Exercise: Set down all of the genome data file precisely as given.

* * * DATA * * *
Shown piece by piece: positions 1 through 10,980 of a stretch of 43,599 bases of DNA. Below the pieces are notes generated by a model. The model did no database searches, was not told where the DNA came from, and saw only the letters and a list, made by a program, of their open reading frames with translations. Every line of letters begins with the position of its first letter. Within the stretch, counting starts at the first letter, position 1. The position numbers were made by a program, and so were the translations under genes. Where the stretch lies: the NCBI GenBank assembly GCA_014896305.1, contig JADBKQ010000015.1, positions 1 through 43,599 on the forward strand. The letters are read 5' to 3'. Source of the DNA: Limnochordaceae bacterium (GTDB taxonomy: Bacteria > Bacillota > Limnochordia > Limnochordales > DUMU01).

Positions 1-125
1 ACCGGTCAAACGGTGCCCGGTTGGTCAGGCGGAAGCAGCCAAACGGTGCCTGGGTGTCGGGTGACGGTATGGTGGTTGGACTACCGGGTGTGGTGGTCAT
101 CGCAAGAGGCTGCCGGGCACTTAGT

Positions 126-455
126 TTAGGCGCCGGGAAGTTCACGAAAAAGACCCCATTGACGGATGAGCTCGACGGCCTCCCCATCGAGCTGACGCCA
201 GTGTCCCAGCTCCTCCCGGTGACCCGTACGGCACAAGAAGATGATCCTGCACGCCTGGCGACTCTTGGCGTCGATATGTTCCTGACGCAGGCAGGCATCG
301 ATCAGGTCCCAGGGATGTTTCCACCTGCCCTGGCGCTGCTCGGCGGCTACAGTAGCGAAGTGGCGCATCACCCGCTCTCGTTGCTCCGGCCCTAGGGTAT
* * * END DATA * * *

Shown piece by piece: positions 1 through 10,980 of a stretch of 43,599 bases of DNA. Below the pieces are notes generated by a model. The model did no database searches, was not told where the DNA came from, and saw only the letters and a list, made by a program, of their open reading frames with translations. Every line of letters begins with the position of its first letter. Within the stretch, counting starts at the first letter, position 1. The position numbers were made by a program, and so were the translations under genes. Where the stretch lies: the NCBI GenBank assembly GCA_014896305.1, contig JADBKQ010000015.1, positions 1 through 43,599 on the forward strand. The letters are read 5' to 3'. Source of the DNA: Limnochordaceae bacterium (GTDB taxonomy: Bacteria > Bacillota > Limnochordia > Limnochordales > DUMU01).

Positions 1-125
1 ACCGGTCAAACGGTGCCCGGTTGGTCAGGCGGAAGCAGCCAAACGGTGCCTGGGTGTCGGGTGACGGTATGGTGGTTGGACTACCGGGTGTGGTGGTCAT
101 CGCAAGAGGCTGCCGGGCACTTAGT

Positions 126-455
126 TTAGGCGCCGGGAAGTTCACGAAAAAGACCCCATTGACGGATGAGCTCGACGGCCTCCCCATCGAGCTGACGCCA
201 GTGTCCCAGCTCCTCCCGGTGACCCGTACGGCACAAGAAGATGATCCTGCACGCCTGGCGACTCTTGGCGTCGATATGTTCCTGACGCAGGCAGGCATCG
301 ATCAGGTCCCAGGGATGTTTCCACCTGCCCTGGCGCTGCTCGGCGGCTACAGTAGCGAAGTGGCGCATCACCCGCTCTCGTTGCTCCGGCCCTAGGGTAT